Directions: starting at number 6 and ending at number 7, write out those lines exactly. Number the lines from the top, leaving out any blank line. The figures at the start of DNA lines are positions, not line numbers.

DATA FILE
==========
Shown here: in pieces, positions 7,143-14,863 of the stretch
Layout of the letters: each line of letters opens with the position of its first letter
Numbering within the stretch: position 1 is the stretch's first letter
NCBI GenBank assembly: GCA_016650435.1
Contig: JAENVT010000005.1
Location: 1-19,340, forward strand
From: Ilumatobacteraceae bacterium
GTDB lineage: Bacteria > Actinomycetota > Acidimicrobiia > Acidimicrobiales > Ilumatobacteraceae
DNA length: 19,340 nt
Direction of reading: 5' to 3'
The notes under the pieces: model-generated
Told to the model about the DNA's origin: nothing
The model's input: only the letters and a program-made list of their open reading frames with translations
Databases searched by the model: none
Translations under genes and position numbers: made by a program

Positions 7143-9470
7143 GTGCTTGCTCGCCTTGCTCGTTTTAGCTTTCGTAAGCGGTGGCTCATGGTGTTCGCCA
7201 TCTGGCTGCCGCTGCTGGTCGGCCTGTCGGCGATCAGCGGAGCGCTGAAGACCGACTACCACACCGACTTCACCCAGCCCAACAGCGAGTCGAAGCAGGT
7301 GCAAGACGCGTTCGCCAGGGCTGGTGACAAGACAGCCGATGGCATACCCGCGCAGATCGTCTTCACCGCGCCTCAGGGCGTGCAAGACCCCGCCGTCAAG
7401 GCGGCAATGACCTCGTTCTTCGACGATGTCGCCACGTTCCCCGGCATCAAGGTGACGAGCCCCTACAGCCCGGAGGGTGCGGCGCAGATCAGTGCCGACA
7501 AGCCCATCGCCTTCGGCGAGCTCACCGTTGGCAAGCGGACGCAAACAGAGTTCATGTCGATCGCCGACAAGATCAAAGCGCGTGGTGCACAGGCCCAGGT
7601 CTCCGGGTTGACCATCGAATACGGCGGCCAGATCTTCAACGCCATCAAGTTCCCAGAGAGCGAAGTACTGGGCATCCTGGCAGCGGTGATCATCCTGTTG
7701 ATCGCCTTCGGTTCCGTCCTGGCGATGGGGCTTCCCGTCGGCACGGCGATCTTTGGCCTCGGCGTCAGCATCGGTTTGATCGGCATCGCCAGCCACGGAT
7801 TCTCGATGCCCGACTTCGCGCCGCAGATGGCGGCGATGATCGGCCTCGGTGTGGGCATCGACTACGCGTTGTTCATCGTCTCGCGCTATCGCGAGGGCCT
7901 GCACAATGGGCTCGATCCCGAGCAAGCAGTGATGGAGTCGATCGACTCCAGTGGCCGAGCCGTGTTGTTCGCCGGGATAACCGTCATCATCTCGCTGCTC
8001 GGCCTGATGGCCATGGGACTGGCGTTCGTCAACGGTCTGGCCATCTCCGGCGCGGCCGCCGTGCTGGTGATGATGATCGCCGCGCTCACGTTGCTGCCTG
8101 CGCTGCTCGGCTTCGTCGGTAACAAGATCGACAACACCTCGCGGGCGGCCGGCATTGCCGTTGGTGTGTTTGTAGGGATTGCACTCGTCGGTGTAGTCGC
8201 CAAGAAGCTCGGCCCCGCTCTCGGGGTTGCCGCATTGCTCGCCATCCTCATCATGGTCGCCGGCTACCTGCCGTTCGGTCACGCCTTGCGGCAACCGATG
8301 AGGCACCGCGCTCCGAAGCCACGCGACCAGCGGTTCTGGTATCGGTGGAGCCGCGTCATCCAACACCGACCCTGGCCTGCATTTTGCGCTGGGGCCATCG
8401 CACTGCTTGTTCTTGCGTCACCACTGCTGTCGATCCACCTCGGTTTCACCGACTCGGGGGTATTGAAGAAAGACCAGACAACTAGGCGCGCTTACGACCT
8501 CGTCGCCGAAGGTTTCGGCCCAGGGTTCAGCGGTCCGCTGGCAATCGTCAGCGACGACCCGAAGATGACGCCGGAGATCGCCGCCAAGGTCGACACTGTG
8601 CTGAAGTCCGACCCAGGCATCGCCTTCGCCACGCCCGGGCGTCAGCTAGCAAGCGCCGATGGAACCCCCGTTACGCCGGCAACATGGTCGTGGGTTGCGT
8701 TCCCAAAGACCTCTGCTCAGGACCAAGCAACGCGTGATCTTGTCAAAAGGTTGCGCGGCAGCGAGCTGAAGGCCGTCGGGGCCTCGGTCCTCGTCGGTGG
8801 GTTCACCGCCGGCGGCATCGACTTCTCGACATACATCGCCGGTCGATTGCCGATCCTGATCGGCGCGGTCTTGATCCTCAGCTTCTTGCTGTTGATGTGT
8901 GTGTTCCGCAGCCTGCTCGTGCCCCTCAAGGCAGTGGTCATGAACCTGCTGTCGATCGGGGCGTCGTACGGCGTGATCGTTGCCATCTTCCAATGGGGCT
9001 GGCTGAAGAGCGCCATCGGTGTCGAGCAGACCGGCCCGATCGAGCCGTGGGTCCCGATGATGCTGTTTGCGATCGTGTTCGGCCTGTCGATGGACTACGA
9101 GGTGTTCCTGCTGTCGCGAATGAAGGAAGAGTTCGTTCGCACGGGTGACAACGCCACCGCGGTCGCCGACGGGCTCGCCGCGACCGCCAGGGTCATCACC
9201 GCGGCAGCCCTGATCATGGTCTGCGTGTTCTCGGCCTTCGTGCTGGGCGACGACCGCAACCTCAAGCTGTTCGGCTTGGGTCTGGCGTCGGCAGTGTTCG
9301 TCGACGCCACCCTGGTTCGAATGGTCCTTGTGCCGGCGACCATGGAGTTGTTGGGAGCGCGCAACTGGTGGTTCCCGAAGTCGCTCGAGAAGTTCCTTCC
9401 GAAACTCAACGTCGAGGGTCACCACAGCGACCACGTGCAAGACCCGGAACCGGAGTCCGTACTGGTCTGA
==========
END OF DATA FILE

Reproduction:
Location: 1-19,340, forward strand
From: Ilumatobacteraceae bacterium